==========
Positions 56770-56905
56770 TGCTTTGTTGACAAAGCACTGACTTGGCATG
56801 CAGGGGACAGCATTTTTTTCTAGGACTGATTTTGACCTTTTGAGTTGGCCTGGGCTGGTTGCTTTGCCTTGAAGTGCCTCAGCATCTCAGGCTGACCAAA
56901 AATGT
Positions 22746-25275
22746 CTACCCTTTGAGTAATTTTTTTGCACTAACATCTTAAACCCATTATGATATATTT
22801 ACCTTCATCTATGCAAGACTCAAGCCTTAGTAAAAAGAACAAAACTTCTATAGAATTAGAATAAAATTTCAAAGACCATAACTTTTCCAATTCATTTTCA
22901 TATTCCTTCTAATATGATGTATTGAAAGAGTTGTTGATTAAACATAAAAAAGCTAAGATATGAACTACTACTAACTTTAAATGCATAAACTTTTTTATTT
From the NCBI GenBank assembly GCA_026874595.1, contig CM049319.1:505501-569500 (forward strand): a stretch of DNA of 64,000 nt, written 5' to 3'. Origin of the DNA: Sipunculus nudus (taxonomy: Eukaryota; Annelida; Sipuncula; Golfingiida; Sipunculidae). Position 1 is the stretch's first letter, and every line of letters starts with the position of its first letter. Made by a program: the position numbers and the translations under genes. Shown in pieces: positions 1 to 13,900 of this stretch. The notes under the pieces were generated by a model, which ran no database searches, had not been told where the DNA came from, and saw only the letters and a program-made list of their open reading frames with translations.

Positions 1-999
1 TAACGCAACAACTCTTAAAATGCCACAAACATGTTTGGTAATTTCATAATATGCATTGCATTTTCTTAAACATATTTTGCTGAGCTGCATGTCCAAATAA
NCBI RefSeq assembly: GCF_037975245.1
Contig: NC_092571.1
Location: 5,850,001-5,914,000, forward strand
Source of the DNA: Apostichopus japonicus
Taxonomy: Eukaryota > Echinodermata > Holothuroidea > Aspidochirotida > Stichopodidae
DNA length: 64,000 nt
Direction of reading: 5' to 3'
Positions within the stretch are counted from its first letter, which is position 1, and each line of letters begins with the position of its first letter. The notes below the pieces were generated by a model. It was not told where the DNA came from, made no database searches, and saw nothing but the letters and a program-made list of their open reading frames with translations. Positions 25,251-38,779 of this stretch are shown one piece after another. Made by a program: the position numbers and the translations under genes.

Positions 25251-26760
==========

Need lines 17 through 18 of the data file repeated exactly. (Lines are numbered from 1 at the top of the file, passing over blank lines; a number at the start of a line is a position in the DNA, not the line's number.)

DNA length: 64,000 nt
Direction of reading: 5' to 3'